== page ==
Helsinki Olympic Stadium

    2 km outside the city center, Helsinki Olympic Stadium (Helsingin Olympiastadion) is in the Töölö district of Helsinki and has a capacity of 40,000. Today, it is the main venue for many important sports fixtures, but its Olympic history is also significant. Even though the 1940 Summer Olympics due to take place here were called off because of World War II, the stadium was able to host the 1952 games instead. If you go to the top of the stadium’s 72-meter-high tower, you’ll see some of the best views of the city. You’ll also find the Sports Museum of Finland here, which exhibits the country’s sporting history.


    Built as a result of an architectural design competition held by Finland’s government, Kiasma is the work of American architect Steven Holl. The museum was opened in 1998, and by following developments in artistic trends, it has become an art gallery famous for delighting its visitors. Helsinki’s most famous gallery is home to a collection of over 8,500 pieces, as well as painting, theater, music and cinematic exhibitions. With Finland’s National Gallery being part of the museum, it’s considered to be the city’s cultural and events center. So be sure to set enough time aside to experience the cultural and artistic events Kiasma has to offer.


    With its doors opening to art lovers in 1990 as a section of Finland’s National Gallery, Ateneum is one of the most esteemed museums in Helsinki, and is as popular with the locals as it is with tourists. The museum displays Finnish artwork from between 1750 and 1960, but you’ll also find a large collection of Western art which extends from the end of the 19th century to the 1950s. Works by famous Finnish artists such as Albert Edelfelt, Akseli Gallen-Kallela and Helene Schjerfbeck are on display here, all of whom contributed to Finland’s golden age of art and modernism movement. Pieces from international artist like Vincent Van Gogh, Paul Gauguin, Paul Cézanne, Fernand Leger and Marc Chagall are also on display.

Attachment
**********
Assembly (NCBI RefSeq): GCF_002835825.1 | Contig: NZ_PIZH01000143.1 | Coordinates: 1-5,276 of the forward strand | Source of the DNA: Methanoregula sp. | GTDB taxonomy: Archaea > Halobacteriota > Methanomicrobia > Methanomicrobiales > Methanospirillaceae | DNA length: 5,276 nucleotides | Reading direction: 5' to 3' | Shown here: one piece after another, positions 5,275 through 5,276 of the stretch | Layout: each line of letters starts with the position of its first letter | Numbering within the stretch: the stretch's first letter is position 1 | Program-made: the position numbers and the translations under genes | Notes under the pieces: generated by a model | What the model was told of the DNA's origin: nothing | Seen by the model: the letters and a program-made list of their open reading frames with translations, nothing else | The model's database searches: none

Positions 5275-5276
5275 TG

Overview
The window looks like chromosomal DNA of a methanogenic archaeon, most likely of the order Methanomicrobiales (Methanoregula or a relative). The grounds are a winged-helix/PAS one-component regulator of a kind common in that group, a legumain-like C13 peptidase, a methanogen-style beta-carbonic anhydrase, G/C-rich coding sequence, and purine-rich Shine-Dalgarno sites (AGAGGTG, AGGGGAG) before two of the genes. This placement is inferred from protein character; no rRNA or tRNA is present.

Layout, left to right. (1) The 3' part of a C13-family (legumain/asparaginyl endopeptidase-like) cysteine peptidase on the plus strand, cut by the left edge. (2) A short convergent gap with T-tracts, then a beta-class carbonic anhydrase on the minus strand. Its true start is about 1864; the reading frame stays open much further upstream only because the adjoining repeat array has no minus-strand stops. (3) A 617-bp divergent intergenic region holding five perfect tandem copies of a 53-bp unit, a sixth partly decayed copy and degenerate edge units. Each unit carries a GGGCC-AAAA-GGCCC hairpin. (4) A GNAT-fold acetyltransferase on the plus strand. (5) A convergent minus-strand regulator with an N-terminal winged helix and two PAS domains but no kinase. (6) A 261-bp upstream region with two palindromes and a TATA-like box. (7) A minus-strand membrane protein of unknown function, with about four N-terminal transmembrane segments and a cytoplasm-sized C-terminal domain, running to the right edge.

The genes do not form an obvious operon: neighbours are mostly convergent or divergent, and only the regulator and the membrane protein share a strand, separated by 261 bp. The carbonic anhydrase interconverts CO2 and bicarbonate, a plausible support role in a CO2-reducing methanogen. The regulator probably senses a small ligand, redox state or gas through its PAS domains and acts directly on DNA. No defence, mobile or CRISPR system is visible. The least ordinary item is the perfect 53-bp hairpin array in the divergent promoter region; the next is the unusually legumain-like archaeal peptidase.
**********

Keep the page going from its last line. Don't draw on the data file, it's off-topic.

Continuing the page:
What to eat


    While preparing this sweet, dough is curled in a round pan, covered lightly with oil, cinnamon and sugar, and baked into a bun. Sometimes flavored with raisins, it’s the perfect accompaniment to a steaming hot coffee. While korvapuustit may resemble the cinnamon rolls you’ve seen in Europe and America, the ones made in Finland are significantly larger!


    The secret to Finland’s stuffed cabbage leaves is to cook the meat filling with onion, garlic and spices. While rolling the leaves, rice, mushrooms, vegetables and even eggs can be added to the filling. Only the largest leaves are used to make the rolls, with the smaller leaves sometimes being added to the filling. While many other countries serve this kind of dish with a tomato sauce or yogurt, Finnish stuffed cabbage leaves usually come with a fruity chutney.

    Perunamuusi and Viili

    The grilled fish and seafood harvested from the Baltic Sea, and the county’s hearty game stews and hotpots are among the most traditional, and still most popular dishes of Helsinki’s cuisine. These main dishes are generally served with perunamuusi, a Finnish take on mashed potatoes, and viili, a traditionally-made yoghurt. In the traditional dish of perunamuusi, the potatoes are often boiled with onions or garlic. After adding oil to the potatoes, yogurt or milk is mixed in until the consitency is thick and creamy. Viili on the other hand, is a traditional, light yogurt, with a runny consistency, consumed all over the Nordic nations. It’s made by fermenting milk at ambient temperatures, and you’ll find it served all over Helsinki.